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OPINION

Voter suppression is democracy bleeding out

Trump and the GOP aren’t content with making it harder to vote. They want it to be impossible.

People sit in line for early voting at the George Pierce Park Community Center in Suwanee, Ga., Monday, Oct. 12. Voters in Atlanta and surrounding towns waited up to 10 hours to vote, according to The Washington Post.
People sit in line for early voting at the George Pierce Park Community Center in Suwanee, Ga., Monday, Oct. 12. Voters in Atlanta and surrounding towns waited up to 10 hours to vote, according to The Washington Post.Nicole Craine/NYT

On Georgia’s first day of early voting, thousands waited for hours to cast their ballots. In Chicago this month, Beatrice Lumpkin, a 102-year-old retired teacher, wore a full suit of personal protective equipment to walk to a mailbox to send her mail-in ballot. For several hours Tuesday, Virginia’s online voter registration portal was down after an electronic fiber cable was mysteriously cut — on the final day to register for next month’s election.

Voting is a constitutional right. Republicans have turned it into an endurance sport.

Don’t say the system is broken. It’s operating exactly as planned. The Supreme Court gutted the Voting Rights Act in 2013 and, ever since, Republicans have done all they can do to lie, steal, and cheat their way to victory. If our vote didn’t matter, they wouldn’t fight so hard to take it away.

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Racism determines who’s most likely to have voting difficulties. People of color are seven times more likely than white voters to wait longer than an hour to vote, according to a 2017 study by Stephen Pettigrew, data sciences director at the University of Pennsylvania’s Program on Opinion Research and Election Studies. From staffing to technology, predominantly white voting precincts generally receive more and better resources.

If only President Trump, his administration, and fellow GOP legislators put as much effort into slowing the spread of COVID-19 as they spend attacking the right to vote, there would be far fewer infections and deaths, and voting would be less anxiety-inducing in a year with an expected record turnout.

Between mail-in ballots and early voting, turnout so far has been unprecedented. According to the United States Elections Project, which compiles early-voting data, more than 4 million people have already cast their ballots. At this point four years ago, about 75,000 people voted early. In Georgia alone, more than 125,000 people voted Monday, though some waited as long as 10 hours or endured technical glitches at polling places.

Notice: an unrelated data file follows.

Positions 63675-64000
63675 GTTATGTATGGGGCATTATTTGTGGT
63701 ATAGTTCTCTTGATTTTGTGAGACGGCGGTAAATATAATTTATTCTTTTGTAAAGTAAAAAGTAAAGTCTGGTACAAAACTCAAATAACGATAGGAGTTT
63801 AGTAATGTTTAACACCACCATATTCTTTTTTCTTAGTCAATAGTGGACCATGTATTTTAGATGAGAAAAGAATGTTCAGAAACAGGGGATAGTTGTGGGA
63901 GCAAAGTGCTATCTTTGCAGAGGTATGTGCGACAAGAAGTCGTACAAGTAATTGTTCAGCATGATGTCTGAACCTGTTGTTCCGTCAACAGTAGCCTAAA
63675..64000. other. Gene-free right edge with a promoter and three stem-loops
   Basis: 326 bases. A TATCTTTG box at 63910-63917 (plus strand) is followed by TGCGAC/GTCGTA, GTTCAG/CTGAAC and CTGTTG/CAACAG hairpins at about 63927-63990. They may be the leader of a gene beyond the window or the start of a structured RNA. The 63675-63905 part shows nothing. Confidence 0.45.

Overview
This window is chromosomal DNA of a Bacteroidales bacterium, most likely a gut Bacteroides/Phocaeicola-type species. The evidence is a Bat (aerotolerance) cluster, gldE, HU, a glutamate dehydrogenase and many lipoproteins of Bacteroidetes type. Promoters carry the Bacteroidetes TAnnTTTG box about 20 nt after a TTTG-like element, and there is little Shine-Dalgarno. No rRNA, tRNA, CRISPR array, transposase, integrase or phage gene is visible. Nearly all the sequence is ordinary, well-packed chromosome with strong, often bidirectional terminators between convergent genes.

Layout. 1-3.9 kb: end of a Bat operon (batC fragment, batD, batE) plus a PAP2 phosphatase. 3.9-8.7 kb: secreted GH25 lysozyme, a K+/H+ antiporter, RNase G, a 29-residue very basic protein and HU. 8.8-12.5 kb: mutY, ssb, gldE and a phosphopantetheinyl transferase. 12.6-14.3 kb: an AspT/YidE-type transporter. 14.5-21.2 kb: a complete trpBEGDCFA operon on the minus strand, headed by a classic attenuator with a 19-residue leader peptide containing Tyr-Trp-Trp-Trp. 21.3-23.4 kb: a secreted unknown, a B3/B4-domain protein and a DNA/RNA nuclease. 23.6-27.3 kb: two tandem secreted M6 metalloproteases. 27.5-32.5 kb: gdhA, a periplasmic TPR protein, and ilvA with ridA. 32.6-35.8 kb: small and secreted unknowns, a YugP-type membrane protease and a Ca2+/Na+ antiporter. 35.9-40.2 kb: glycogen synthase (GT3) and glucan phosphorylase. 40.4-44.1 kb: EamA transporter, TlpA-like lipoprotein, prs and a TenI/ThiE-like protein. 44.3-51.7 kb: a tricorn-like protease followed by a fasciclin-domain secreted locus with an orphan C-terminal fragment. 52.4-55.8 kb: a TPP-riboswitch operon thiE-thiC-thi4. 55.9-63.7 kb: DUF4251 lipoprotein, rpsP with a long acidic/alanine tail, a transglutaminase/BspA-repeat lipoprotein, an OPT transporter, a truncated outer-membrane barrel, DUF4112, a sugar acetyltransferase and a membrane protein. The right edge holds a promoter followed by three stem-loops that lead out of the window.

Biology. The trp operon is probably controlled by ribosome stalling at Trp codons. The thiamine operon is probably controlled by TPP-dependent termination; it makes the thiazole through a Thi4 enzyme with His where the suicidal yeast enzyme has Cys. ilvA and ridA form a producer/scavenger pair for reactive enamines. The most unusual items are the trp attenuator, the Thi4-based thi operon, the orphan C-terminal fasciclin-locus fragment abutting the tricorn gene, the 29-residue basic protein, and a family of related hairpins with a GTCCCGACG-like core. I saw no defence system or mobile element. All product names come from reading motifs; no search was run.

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Even in the midst of an unrelenting pandemic, people seem determined to be heard while the Trump administration and his Republican henchmen in various states are just as determined to silence them. In an act of voter intimidation straight out of the Jim Crow era, Trump is encouraging his supporters to act as poll watchers on Election Day. The Trump campaign has ominously dubbed them “Trump’s army.”

In California, the state Republican party has been ordered to remove its unauthorized, unofficial ballot drop boxes in several counties. On Monday, a federal appeals court ruled that Governor Greg Abbott of Texas can limit ballot drop-off locations to one per county. (All three judges on the Appeals Court for the Fifth Circuit were appointed by Trump.) In Harris County, there were 12 drop-off sites; now there’s one for more than 2.4 million voters.

Fresh off his fourth NBA championship, LeBron James and his More Than a Vote teamed up with Lyft, the ride-share company, to block GOP voter suppression and offer free rides of up to $15 to ballot drop-off locations in Harris County, which includes Houston. King James is an MVP, on and off the court.

And we all know about Postmaster General Louis DeJoy’s willingness to deprive people of getting their prescriptions or benefit checks just so he can render the Postal Service incapable of handling tens of millions of mail-in ballots.

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Trump isn’t trying to make it harder to vote; he wants it to be impossible. He’s making old-school suppression tactics like jellybean counting and literacy tests seem subtle by comparison.

Voter suppression has always undermined democracy, but when it was only happening to Black people, the rest of America didn’t much care. Black people are still disproportionately affected, but now many others are fretting about whether their vote will be counted. Voter suppression is Trump’s campaign strategy.

In a recent Glamour magazine interview, Sherrilyn Ifill, president and director-counsel of the NAACP Legal Defense and Educational Fund, said, “As much as it pains me to see long lines of people wearing masks, standing on their feet for hours, risking their lives to cast a vote, these images are a snapshot of the nobility of Black people.”

She’s right, of course. Being Black in America requires a bottomless well of nobility, yet it has brought us no closer to full recognition of our citizenship. News stories about voters standing in lines like labyrinths or taking extreme measures to cast their ballot aren’t testaments to American perseverance. It’s an active crime scene of constitutional theft.

Voter suppression is too polite a term for what we are witnessing. This is our democracy bleeding out.


Renée Graham can be reached at renee.graham@globe.com. Follow her on Twitter @reneeygraham.